David Fritchey, chief of the Organized Crime Strike Force in the U.S. Attorney's Office in Philadelphia, said the ruling is largely a moot point.
"He served all of his time," Fritchey said. "To appeal it would mean we'd be arguing whether he should be under house arrest for another week, which is not worth anybody's time."
Merlino has reinvented himself as the maitre d' at a new Boca Raton restaurant that bears his name.
Fritchey declined to comment on rumors that Merlino is tied up in another federal investigation. The progress of that probe, and whether it will result in an indictment, is unclear.
For now, it appears that Merlino will return to his job working the front of the house at his Italian restaurant.
"And whatever that may entail," Fritchey said.


Grandson of legendary Genovese boss elected Mayor of New York village

Mobster’s grandson elected mayor of New York village
He gave voters a choice they couldn’t refuse.
Philip Gigante, the new mayor of sleepy Airmont, NY, is the grandson of the late Genovese crime-family godfather Vincent “The Chin” Gigante — causing agita for some residents who say they are terrified of their new village boss.
“It’s frightening for not just me but all village residents aware of his background,” said one businessman in the Rockland County village who requested anonymity for fear of “retribution.”
“If you were a resident living a couple of blocks from Village Hall, would you want to be named?” the man explained. “I’m not sure what he’s capable of, considering his family’s background.”
Philip Gigante, 41, a real-estate lawyer by profession who is also president of a freight business founded by his father, Salvatore, rubbed out his two opponents in a three-way March 18 election, collecting 904 votes to Thomas Gulla’s 689 and Ralph Bracco’s 261.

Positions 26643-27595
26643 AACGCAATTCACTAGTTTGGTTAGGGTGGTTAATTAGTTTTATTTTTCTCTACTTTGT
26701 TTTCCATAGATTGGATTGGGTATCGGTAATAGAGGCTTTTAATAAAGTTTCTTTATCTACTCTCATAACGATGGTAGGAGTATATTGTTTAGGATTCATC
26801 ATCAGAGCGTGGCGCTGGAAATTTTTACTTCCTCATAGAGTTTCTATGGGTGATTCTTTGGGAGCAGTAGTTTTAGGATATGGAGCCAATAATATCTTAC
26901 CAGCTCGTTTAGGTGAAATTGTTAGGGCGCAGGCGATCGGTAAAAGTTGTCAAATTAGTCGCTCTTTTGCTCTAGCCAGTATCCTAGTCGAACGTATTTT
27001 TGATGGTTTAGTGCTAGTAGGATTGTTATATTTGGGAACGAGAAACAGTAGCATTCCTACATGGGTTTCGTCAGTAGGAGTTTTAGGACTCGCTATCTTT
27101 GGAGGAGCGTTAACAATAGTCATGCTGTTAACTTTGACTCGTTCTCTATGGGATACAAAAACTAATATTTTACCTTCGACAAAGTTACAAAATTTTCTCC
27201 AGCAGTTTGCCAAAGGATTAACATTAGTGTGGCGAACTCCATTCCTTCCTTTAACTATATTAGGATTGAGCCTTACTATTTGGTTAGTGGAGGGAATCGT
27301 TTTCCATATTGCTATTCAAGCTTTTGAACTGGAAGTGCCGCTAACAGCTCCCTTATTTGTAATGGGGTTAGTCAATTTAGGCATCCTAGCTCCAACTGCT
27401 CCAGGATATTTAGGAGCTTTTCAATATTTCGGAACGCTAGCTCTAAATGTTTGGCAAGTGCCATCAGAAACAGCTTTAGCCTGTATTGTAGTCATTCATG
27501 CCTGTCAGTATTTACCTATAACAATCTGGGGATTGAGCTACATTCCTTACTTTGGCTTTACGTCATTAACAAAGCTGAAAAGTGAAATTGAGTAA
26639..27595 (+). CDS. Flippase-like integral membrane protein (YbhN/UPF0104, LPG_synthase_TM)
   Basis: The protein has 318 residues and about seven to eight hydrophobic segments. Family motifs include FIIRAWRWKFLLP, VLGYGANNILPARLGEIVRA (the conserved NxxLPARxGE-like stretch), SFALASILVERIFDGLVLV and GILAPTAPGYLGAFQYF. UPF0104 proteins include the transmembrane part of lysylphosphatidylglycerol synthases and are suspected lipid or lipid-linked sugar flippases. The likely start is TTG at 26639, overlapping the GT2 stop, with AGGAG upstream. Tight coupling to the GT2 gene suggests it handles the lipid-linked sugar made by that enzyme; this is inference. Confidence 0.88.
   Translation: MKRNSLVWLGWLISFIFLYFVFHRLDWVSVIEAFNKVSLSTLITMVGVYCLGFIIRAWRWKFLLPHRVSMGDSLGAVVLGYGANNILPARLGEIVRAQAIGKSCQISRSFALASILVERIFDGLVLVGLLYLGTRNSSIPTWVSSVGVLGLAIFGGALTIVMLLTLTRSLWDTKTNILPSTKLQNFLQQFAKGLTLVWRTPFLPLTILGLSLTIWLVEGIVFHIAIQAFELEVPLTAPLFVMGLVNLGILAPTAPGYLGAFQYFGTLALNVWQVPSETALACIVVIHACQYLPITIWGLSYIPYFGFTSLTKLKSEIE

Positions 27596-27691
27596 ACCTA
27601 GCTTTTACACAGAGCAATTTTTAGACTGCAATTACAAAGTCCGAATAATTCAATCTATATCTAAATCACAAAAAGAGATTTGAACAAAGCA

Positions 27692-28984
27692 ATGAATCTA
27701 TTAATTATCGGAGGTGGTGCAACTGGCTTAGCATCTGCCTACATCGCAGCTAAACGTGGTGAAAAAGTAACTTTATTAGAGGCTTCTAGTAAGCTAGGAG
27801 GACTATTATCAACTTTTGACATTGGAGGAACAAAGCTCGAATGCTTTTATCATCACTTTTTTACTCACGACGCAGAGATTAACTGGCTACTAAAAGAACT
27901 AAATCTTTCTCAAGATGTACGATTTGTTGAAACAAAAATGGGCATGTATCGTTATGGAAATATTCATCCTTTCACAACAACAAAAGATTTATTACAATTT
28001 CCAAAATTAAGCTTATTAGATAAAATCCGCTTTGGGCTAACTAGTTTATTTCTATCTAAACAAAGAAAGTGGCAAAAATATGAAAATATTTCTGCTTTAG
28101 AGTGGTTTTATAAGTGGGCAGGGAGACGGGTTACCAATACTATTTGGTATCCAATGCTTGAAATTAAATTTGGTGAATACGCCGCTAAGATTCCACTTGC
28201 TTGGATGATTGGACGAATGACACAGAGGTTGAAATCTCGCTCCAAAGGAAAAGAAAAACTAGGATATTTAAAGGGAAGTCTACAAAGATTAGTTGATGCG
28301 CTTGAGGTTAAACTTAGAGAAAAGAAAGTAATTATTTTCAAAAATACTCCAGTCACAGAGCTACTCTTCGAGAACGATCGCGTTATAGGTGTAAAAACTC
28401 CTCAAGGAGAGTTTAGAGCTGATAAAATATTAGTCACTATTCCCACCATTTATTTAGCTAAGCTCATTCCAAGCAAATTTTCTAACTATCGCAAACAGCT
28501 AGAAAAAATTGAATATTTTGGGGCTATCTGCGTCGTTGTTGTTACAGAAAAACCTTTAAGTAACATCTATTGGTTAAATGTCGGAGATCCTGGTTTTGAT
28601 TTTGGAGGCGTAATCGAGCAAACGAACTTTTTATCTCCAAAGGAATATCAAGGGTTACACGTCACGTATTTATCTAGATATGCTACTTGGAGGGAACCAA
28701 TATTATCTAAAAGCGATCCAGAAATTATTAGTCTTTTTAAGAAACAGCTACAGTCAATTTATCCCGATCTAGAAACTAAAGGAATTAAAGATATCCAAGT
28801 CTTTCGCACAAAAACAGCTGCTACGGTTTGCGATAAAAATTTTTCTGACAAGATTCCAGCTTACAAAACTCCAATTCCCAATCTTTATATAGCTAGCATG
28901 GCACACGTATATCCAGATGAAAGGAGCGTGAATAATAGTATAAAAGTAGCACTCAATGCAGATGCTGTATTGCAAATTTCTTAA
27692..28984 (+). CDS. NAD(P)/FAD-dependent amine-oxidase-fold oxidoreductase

About a week before the election, the Rockland County Times ran a story revealing Gigante’s notorious grandfather, calling it “one of Rockland’s worst-kept secrets.”
But neither opponent used the Republican’s family history against him.
“I wouldn’t do that to another candidate,” said Gulla, 54, a planning-board member who said Gigante is a stand-up guy.
“He has the interests of the village at heart,” Gulla said. “Whatever his grandfather did for a living is not a reflection on him.”
Bracco, 64, who served as village mayor from 1993 to 1995, said he heard from voters concerned about Gigante’s background, but said he wasn’t going to raise the issue.
“I didn’t want to get in using negatives,” he said.
Some residents said they were disgusted that the mayor’s family tree didn’t come up at all on the campaign trail.
“The idea that the scion of the Genovese crime family now has a toehold in anything legitimate . . . is a stunning indictment of our society,” said another resident of the village of 9,000.
“Imagine if the grandson of Nicky Barnes was running for office — some guy who made his bones slinging crack and powder. There would have been an uproar,” the person said, referring to the infamous Harlem crime boss.
Gigante — who will earn $25,000 a year for the part-time job of mayor — told The Post that he’s legit.
“People are free to believe what they wish. My actions and accomplishments should speak for themselves,” he said.
Gigante said the family business he runs was started by his parents without cash or influence from The Chin.
“Their hard work and years of sacrifice has made it what it is today. I am saddened that people will try and trivialize their efforts and associate our business with anything but lawful and ethical beginnings,” he said.
A onetime boxer, Vincent Gigante rose to power as a Genovese-family captain in the 1960s and ’70s. He became boss in 1981 when Philip Lombardo stepped down because of poor health.
The Chin — the nickname comes from his mother’s Italian pronunciation of his first name, Vincenzo — famously ordered a failed hit on Gambino boss John Gotti in 1986, and with Gotti’s eventual imprisonment less than a decade later, was considered the country’s most powerful mobster.
The crafty “Chin” hid his leadership role for decades by pretending to be crazy — muttering to himself as he shuffled around near his mother’s Sullivan Street apartment in Greenwich Village in his bathrobe, pajamas and slippers. The act earned him a second nickname, “The Oddfather.”